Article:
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Building Persistent Compliance with Labour Law: Evidence from a Randomised Controlled Trial

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Partner agencies: 
Office of the Fair Work Ombudsman
Registration date: 
Wednesday, 1 February 2017

All employees working in Australia are entitled to a minimum wage and minimum standards of employment. The underpayment of wages and entitlements is a serious social and economic issue which affects workers, businesses and the community.

The Fair Work Ombudsman (FWO) uses audits to keep businesses on track—and we set out to see if these audits could be even more effective. The result was a win-win for workers, businesses and the community. Employees were $900 better off on average, instances of underpayment were reduced by 24 per cent, and the new audit took only 15 days on average compared with 23 days. Employers also told us it’s more helpful and informative.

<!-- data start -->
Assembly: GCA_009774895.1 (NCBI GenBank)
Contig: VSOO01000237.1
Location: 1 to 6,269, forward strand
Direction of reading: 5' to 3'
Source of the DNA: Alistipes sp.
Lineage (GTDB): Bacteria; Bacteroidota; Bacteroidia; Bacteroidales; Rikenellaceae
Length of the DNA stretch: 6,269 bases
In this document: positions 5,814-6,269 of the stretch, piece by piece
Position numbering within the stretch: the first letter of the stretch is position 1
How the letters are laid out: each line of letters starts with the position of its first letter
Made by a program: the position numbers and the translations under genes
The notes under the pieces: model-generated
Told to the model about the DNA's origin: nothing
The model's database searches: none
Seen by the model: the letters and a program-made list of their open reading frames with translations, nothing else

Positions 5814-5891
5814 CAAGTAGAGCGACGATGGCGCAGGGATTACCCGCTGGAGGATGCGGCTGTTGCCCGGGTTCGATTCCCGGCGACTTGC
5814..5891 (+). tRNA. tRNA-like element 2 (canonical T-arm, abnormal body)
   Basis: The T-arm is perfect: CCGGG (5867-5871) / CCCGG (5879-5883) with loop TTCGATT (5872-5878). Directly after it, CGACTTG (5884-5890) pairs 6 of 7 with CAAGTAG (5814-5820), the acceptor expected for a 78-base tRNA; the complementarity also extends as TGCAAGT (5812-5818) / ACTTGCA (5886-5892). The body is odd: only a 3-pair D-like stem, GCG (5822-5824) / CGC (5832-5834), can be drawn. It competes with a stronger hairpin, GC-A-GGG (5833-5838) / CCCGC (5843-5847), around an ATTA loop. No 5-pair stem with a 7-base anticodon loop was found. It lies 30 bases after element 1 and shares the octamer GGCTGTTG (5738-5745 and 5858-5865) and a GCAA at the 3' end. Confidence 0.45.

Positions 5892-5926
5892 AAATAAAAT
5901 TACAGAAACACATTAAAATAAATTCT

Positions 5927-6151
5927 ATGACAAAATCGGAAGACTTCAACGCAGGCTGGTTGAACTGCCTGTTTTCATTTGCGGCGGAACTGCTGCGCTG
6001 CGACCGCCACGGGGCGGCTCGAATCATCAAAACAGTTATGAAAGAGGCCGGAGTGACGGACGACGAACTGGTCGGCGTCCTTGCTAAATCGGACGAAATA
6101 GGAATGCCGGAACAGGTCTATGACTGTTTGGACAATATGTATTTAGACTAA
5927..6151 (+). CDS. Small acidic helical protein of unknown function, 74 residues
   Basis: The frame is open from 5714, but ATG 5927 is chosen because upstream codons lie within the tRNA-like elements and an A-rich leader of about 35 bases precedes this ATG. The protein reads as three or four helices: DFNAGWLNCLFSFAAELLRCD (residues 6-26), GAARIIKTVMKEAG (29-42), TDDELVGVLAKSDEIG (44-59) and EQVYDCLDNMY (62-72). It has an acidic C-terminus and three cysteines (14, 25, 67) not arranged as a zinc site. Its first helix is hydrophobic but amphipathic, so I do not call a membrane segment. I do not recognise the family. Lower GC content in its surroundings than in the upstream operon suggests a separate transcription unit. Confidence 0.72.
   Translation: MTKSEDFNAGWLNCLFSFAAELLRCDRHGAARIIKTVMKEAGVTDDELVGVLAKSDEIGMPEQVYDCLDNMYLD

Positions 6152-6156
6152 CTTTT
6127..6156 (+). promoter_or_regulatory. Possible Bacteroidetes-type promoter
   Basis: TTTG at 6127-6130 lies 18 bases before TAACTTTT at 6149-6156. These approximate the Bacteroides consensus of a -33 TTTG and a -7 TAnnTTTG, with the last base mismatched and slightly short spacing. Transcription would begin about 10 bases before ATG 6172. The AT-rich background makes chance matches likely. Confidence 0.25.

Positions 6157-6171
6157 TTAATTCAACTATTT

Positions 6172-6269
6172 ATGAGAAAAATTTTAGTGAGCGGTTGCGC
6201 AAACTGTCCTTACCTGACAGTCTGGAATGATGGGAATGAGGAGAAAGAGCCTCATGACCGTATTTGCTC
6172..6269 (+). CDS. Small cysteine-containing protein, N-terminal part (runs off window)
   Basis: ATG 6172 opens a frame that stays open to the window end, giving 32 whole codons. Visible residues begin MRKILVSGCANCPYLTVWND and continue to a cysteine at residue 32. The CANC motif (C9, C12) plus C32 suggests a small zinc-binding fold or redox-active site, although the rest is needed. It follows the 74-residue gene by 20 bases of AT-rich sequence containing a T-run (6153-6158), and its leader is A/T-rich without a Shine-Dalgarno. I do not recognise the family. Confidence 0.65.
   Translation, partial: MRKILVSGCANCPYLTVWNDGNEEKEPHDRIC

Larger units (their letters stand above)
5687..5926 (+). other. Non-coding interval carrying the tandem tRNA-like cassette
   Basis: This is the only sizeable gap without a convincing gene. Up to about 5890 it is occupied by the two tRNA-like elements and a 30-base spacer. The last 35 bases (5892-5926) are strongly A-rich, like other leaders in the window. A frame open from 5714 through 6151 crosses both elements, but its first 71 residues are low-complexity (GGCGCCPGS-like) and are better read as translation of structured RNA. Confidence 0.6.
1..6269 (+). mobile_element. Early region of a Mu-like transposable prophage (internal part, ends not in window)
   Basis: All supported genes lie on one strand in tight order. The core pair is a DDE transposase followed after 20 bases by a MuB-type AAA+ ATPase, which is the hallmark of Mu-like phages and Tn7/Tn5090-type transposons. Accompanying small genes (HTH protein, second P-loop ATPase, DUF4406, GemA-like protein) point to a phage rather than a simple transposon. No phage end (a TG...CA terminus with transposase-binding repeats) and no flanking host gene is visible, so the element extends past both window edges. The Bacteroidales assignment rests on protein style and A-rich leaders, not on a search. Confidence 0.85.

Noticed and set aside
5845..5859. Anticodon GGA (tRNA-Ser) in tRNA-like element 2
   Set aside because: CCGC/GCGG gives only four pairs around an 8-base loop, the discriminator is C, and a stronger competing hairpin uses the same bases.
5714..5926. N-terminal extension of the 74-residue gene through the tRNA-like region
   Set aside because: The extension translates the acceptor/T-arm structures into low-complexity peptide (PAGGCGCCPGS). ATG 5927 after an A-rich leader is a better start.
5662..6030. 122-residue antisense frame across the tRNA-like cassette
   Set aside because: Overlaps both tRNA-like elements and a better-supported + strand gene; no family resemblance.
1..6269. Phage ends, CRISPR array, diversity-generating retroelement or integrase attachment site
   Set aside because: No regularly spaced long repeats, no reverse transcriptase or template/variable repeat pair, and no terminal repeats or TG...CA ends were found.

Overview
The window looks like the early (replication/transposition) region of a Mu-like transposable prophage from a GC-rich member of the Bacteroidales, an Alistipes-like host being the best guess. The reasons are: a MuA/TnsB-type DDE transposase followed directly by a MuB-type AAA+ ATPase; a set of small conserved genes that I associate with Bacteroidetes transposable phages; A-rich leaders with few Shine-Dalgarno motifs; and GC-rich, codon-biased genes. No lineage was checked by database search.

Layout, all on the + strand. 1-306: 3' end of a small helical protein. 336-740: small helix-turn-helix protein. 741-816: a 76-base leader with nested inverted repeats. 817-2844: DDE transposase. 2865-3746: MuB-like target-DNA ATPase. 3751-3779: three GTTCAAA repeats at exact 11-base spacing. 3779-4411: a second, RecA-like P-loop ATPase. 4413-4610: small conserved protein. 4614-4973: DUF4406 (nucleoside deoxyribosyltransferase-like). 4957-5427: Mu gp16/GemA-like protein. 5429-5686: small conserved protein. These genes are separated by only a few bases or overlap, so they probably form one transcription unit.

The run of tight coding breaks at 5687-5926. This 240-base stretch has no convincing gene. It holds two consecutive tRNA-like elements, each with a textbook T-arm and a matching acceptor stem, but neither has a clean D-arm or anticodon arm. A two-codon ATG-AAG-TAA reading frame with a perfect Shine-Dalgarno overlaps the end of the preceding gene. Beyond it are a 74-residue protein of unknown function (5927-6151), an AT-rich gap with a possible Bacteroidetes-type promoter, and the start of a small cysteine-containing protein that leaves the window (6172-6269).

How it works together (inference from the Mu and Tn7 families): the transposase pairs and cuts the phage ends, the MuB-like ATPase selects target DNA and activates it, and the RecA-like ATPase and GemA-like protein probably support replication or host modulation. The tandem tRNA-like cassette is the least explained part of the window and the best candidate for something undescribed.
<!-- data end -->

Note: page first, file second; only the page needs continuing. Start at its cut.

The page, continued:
Additional trial information

Intervention start and end date: Wednesday, 01 February 2017 to Friday, 30 June 2017

BETA ethics pre-registration number: BETA ETH 2017 - 003, 10 January 2017

Experimental design: 4x2 Randomised Controlled Trial

1600-2000 small businesses randomised to four conditions measured at two time points six months apart.

Intervention(s): Reminders, checklists, planning prompts, social norm information regarding compliance and default  sign-up to an educational tool

Control condition: Treatment as usual

Outcome(s): 

Primary: Compliance with payment of wage entitlements.

Secondary: Efficiency of Audit Process, Client Satisfaction.

Expected sample size: 1600-2000 small businesses

Other: 

Hiscox, Michael. 2017. Building Persistent Compliance with Labour Law: Evidence from a Randomized Controlled Trial. AEA RCT Registry. February 01.